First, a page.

Parents who are in debt for their children’s college can be forgiven
College students take out loans as an investment: they will likely graduate and reap the benefits – income that will help them pay off that debt and more.
But parents borrow money for their children without promising a higher income. And legally they are the ones who are hooked.
Bundeseltern PLUS loans are easy to come by: Universities often list them in grant letters along with scholarships and bachelor loans. They lack traditional credit history and income underwriting requirements. There is also no limit to how much a parent can borrow in total.
These factors make it easy for parents to borrow more than they can handle.
“I feel like parents feel more pressured to take on priceless debt when it comes to college than anything else,” said Betsy Mayotte, president and founder of the Institute of Student Loan Advisors.
Parent PLUS loans also offer fewer options for making payments manageable and are more complicated to navigate.
“Accessing all of these things is not insurmountable, but when you put it all together, parents have to overcome a lot of hurdles to get relief,” said Rachel Fishman, assistant director of research, education policy program at New America, a non-partisan think tank.
Here’s why Parent PLUS Loans can skyrocket, and how troubled parent borrowers can cut their payments and seek forgiveness.
Why Parent PLUS Loans pose a repayment challenge
Parent PLUS loans were originally intended to help middle- and upper-income parents who had no cash but assets, says Kristin Blagg, senior research fellow at the Center on Education Data and Policy at the Urban Institute, a nonprofit research organization. But over time, the target borrower for these loans shifted towards middle- and lower-income families.
“The logic of ‘OK, you have assets to rely on to repay that debt’ is breaking down for lower-income families,” says Blagg.
Parent PLUS loans are also the federal government’s most expensive type of loan: they currently bear an interest rate of 6.28% for the 2021/22 school year, compared to 3.73% for Bachelor loans. And they bear higher origination fees – currently 4.228%. Parents who meet traditional income and credit standards can private student loans at much lower rates with no formation fee – but parents with low incomes or spotty credit histories cannot.
Over the past seven years, the parent company’s PLUS loan debt has grown from $ 62.2 billion to $ 103.6 billion – a 67% increase compared to a 39% increase in student loans.
While there is little information about default rates among parents’ borrowers, both Mayotte and Fishman say there is ample anecdotal evidence that some borrowers have difficulty paying back these loans.
Lawmakers, student borrowers and activists have put sustained pressure on Washington to cut loans of up to $ 50,000, but there is no specific proposal going through Congress and no guarantee that PLUS loans will be taken out.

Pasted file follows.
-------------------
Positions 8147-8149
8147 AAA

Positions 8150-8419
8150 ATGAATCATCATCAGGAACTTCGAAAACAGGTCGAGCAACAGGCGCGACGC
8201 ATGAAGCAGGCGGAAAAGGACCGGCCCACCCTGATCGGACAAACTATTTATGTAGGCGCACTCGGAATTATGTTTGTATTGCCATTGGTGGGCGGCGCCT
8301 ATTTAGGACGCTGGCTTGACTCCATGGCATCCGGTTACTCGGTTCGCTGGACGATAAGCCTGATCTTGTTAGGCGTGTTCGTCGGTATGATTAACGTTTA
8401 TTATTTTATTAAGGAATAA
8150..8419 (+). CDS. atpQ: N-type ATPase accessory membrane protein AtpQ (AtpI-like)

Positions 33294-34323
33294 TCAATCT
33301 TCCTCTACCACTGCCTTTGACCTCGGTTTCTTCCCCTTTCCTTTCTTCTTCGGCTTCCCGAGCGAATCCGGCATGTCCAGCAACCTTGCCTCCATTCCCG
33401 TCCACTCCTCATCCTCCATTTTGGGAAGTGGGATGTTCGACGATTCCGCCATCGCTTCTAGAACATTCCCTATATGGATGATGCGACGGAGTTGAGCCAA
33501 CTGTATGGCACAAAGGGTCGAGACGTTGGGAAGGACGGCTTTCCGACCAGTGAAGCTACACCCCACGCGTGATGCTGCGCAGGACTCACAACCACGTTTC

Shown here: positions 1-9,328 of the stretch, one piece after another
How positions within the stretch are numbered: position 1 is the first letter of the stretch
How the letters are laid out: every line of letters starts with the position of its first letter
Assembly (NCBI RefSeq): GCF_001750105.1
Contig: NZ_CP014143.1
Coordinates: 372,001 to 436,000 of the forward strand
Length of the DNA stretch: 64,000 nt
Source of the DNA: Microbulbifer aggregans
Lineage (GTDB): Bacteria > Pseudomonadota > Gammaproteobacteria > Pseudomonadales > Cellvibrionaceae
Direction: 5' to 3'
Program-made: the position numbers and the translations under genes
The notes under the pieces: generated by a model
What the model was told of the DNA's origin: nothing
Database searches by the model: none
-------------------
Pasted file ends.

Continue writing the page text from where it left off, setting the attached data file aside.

Current opportunities for parental borrowers
Here are the options parents now have:
Strive for income-based repayment waiver. Income-based repayment is a safety net for all federal student loan borrowers, but PLUS parent holders can only access the most expensive of the four plans: Income-based repayment, or ICR. This limits payments to 20% of your disposable income and lasts for 25 years.
ICR is particularly useful for older parents who can expect less income after retirement than when they took on debt. After a 25-year payment period, the mother debtors are released from the rest of their debts.
Qualify for public service loan issuance. Public Service Loan Forgiveness provides the ability to grant after 120 payments while the parent works for an eligible nonprofit or government employer.
However, this rejection is difficult to achieve: The federal data analysis shows that as of April 29, 2021, only 1.16% of all applications were approved. It is unclear how many of these applications or permits are PLUS borrowers.
Parent PLUS borrowers must first consolidate their loans into a direct consolidation loan and sign up for an income-based repayment in order to make qualifying payments.
Take advantage of the closed school and borrower defense. If schools suddenly close or engage in fraudulent practices, student loan borrowers, including parents, may not have to repay their debts.
Under the closed school firing rules, if the school closes while a student is still in class, all or some of the PLUS parent loans used to pay for the program would be fired under the closed school firing scheme, according to the Department of Education .
If a student loan borrower is misled by their school or the institution violates state law, parent loans can be released for repayment through a forgiveness program called Borrower Defense. Under borrower’s defense guidelines, Parent PLUS loans would also be redeemed if a student’s claim is approved.
Qualify for a disability discharge. Parental loan borrowers who are disabled may be eligible full and permanent disability dismissal. Eligible Borrowers must have a physical or mental impairment that prevents them from working.
The social security authority or a doctor must check whether the physical or mental impairment meets certain requirements.
Refinance privately on behalf of your child. The only other way to get rid of your debt is to refinance with a private company on your child’s behalf. That way, your child would be legally responsible for paying back the debt originally taken on.
Few private lenders do this, and if you do, the loan will no longer be eligible for income-based repayment or possible federal government waiver. Your child must have a strong credit score, timely loan payments, and an income to make payments.